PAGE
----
Because Kingston's crime occurred before November 1, 1989, the court applied the Guidelines in effect at the time of Kingston's crime, rather than the current Guidelines, in determining the applicable Base Offense Level. At that time, the Drug Quantity Table applicable to Sec. 2D1.1 did not list methamphetamine. See United States Sentencing Commission, Guidelines Manual, App. C (Nov. 1989). The court therefore turned to the Drug Equivalency Tables, U.S.S.G. App. C (Nov. 1989), which state equivalencies between controlled substances not listed in the Drug Quantity Table and substances listed in the Drug Quantity Table. The Drug Equivalency Tables established that one gram of methamphetamine was equivalent to two grams of cocaine for sentencing purposes. Thus, the court used 1,000 grams of cocaine for sentencing, leading to a Base Offense Level of 26 under the old Sec. 2D1.1.

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The court then subtracted two levels under U.S.S.G. Sec. 3B1.1 because it found Kingston was a "minor participant" in the scheme. The court also subtracted two additional levels because Kingston accepted responsibility for his crime by pleading guilty. The United States does not appeal from this latter determination. Thus, the court found that Kingston's final Offense Level was 22.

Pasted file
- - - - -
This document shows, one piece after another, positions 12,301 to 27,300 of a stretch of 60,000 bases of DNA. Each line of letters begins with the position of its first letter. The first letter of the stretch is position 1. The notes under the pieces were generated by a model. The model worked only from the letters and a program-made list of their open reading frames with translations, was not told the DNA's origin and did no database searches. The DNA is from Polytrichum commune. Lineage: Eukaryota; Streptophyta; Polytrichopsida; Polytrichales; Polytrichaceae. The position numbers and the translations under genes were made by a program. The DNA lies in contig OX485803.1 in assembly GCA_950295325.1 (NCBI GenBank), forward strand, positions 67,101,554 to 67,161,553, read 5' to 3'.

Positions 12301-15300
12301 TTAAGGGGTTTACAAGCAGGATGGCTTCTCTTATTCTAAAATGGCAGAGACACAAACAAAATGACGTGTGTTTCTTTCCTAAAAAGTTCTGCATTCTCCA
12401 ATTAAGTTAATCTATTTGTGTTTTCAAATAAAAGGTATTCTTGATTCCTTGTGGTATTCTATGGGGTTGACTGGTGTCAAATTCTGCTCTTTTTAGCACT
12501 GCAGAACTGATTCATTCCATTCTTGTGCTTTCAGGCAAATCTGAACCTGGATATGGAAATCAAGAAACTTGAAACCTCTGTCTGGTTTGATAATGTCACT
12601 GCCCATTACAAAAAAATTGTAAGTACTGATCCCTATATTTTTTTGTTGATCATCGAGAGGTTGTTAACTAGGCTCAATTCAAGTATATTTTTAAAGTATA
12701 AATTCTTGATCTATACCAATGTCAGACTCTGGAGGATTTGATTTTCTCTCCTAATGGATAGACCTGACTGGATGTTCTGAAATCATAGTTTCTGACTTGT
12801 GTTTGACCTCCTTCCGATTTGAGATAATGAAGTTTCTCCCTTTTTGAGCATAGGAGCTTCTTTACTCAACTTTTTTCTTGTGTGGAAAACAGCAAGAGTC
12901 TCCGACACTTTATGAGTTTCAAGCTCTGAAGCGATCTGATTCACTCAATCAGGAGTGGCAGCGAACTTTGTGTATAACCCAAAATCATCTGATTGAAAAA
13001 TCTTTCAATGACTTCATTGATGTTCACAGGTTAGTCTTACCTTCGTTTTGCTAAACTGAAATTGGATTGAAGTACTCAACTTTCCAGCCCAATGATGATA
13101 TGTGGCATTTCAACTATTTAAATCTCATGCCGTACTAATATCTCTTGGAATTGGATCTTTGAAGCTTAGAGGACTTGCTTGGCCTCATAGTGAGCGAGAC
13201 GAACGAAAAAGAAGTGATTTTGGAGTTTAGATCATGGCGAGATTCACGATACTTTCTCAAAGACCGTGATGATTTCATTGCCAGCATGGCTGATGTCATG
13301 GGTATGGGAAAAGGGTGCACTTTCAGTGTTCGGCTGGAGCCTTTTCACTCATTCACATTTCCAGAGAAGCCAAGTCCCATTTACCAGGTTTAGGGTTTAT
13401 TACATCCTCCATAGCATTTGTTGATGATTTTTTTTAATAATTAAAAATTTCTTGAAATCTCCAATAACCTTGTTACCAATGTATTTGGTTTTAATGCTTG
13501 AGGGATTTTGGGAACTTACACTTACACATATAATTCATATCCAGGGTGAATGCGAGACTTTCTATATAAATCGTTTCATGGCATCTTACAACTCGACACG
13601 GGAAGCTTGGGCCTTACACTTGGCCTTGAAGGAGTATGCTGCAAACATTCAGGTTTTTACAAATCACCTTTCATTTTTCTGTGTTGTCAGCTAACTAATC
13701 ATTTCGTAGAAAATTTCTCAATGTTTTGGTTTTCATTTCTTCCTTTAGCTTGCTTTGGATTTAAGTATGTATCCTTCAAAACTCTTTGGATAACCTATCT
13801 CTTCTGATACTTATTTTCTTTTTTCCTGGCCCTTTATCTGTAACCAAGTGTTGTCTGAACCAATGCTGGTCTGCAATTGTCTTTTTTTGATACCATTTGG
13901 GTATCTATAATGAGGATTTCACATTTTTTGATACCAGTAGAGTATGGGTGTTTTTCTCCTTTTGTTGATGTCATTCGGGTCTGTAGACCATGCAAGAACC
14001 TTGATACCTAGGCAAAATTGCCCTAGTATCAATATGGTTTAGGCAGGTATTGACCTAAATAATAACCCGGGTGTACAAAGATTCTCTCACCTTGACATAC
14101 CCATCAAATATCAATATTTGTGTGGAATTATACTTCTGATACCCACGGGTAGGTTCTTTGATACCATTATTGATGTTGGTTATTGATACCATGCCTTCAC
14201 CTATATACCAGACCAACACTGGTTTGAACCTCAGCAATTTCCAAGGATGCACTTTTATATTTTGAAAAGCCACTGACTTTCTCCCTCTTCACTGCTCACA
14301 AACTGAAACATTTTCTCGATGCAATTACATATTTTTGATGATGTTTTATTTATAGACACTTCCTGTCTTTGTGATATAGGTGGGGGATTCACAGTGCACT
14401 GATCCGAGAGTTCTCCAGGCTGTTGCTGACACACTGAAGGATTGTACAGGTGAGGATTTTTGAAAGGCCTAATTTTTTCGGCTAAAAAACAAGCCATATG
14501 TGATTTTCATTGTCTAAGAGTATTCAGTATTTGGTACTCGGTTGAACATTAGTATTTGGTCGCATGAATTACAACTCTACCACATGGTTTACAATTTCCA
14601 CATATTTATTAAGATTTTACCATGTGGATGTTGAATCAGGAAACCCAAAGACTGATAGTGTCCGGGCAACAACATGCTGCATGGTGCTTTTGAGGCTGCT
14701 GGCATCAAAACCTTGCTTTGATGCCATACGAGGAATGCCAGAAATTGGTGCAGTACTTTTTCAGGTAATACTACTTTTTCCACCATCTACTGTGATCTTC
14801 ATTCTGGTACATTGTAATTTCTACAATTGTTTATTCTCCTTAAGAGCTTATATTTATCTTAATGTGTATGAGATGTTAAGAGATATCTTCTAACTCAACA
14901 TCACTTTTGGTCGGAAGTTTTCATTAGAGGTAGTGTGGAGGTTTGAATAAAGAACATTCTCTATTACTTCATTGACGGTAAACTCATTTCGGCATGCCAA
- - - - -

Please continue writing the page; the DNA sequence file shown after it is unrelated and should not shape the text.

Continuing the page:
The court then determined Kingston's criminal history level. The PSR stated that Kingston had two criminal history points: one for a conviction for possession of marijuana and one for a conviction for reckless driving. Two criminal history points place a defendant in criminal history category II. The district court found that reckless driving should be excluded from the calculation of Kingston's criminal history because it is a "minor traffic infraction," and thus excluded under U.S.S.G. Sec. 4A1.2(c). This exclusion reduced his criminal history point total to one, thereby reducing his criminal history category to I.


The sentencing range under the Guidelines for a defendant with an offense level of 22 and a criminal history category of I is 41 to 51 months. The court sentenced Kingston to 41 months of imprisonment. Both parties then appealed.



The first, and most intricate, of the appeals before us is Kingston's. Kingston contends that the court should never have examined the Drug Equivalency Tables in determining his Base Offense Level because his violation should be punished according to the amount of the listed chemical he possessed, not the amount of methamphetamine that he could have produced.1 As we shall see, this argument, although quite interesting, misinterprets U.S.S.G. Sec. 2D1.1.


The crux of the problem is this: violators of Sec. 841(d) have not sold or made any controlled substances, but Sec. 2D1.1, which the Guidelines dictate be followed in sentencing violators of Sec. 841(d), United States Sentencing Commission, Guidelines Manual, App. A (Nov. 1989), fixes sentences based solely by the amount of controlled substance involved in the offense. As Congress intended to punish severely the possession of listed chemicals with the intent to manufacture controlled substances, having provided a maximum of ten years' imprisonment for violators, courts should interpret these provisions to arrive at a fair method of assessing meaningful punishment.